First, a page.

Jaguar Land Rover gave the British carmaking industry a much-needed lift as the luxury motor manufacturer announced 800 new jobs at its factory in Solihull, Birmingham.
Just days after Honda sent shockwaves through the UK car industry by announcing 800 job cuts in Swindon, Jaguar Land Rover said demand for its luxury vehicles from countries such as China, the US and Russia was now so strong that it would be recruiting additional staff.
The Solihull plant makes the Range Rover, Discovery and Defender models.
Jaguar Land Rover revealed plans to beef up the plant as it reported a 30 per cent surge in global sales to a record 357,773 vehicles last year.
China became the group's biggest market last year, overtaking the UK after sales to the country soared by 71 per cent to 71,940 vehicles. The UK came next, with sales increasing 19 per cent to a record 68,333, followed by the US, up 11 per cent at 55,675.
Sales to Russia and Germany increased by 43 and 41 per cent respectively.
Speaking as the Detroit auto show kicked off, Phil Popham, Jaguar Land Rover's director of group sales, said: "2012 has been a strong year Looking ahead to 2013, we are continuing to invest in our business to support our ambitious plans for growth and we will be introducing eight new or refreshed products throughout the year."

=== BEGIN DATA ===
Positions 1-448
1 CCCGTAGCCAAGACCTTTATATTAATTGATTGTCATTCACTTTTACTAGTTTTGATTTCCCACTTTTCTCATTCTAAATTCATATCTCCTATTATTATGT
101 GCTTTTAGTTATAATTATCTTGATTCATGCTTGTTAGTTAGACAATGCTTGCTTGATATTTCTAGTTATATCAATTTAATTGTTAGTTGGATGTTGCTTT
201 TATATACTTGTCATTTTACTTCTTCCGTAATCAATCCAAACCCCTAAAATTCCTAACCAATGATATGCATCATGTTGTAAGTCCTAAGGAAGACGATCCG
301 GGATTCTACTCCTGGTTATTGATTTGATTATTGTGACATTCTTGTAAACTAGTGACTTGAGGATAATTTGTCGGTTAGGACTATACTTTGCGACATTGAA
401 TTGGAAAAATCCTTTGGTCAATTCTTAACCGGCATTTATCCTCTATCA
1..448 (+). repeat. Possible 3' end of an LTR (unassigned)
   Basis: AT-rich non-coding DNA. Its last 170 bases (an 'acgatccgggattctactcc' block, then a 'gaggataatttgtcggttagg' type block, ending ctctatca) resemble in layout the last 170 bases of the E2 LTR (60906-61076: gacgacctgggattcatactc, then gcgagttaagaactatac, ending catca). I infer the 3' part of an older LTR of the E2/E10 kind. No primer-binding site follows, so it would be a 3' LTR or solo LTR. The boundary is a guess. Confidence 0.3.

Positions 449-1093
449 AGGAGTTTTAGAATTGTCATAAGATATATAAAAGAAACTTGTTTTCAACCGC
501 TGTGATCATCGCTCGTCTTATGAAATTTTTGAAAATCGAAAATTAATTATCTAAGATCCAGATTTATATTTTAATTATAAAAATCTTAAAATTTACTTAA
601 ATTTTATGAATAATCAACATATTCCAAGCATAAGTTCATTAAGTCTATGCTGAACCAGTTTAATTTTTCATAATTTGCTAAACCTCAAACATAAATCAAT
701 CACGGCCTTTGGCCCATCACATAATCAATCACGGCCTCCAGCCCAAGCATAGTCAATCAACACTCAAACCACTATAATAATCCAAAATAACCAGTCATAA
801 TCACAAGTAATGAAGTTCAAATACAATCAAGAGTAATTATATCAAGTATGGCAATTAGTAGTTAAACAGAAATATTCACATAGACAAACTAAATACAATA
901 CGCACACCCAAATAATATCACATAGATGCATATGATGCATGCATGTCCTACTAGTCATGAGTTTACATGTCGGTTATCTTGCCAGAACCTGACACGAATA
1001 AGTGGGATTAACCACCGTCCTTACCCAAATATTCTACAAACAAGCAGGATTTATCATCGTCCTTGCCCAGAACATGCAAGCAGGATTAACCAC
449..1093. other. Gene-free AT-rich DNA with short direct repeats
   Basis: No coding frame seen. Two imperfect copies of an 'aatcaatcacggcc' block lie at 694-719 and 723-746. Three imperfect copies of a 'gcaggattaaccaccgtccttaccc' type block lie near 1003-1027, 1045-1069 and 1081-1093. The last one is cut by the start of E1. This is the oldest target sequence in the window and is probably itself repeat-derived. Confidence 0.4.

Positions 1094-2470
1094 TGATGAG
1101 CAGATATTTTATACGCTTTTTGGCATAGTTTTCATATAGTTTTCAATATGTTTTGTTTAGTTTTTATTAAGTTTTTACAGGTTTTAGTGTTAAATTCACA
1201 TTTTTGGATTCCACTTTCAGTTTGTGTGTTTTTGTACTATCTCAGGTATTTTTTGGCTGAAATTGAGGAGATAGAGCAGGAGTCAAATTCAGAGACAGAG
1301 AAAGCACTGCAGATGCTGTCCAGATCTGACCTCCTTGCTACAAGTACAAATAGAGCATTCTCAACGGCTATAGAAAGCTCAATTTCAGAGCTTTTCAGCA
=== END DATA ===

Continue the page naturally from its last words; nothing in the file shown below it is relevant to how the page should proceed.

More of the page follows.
The new jobs continue a remarkable turnaround at Jaguar Land Rover since India's Tata Motors bought the company from Ford in 2008.
At that point the company was struggling as the credit crisis had hit sales hard and was making about 100,000 cars a year.
But Tata injected cash into the business and sales rebounded. The company is now two years into a five-year expansion plan with a target of making 600,000 sales a year. Expansion includes the launch of a sporty new Range Rover, expected to be unveiled in April.
Demand for luxury products is holding up well, especially in fast-growing markets such as China and Russia.
Honda, in contrast, blamed weak demand in Europe as it cut jobs at Swindon. It was the first time Honda had cut its workforce at the plant - which produces the Civic, Jazz and CR-V models - since it came to the UK in 1992.
The redundancies raised fears there could be more job losses in the mainstream UK vehicle-making industry, with demand in Europe at its weakest for nearly two decades and the market showing little sign of recovery.
The UK exports 82 per cent of the cars it makes, of which about half go to Europe.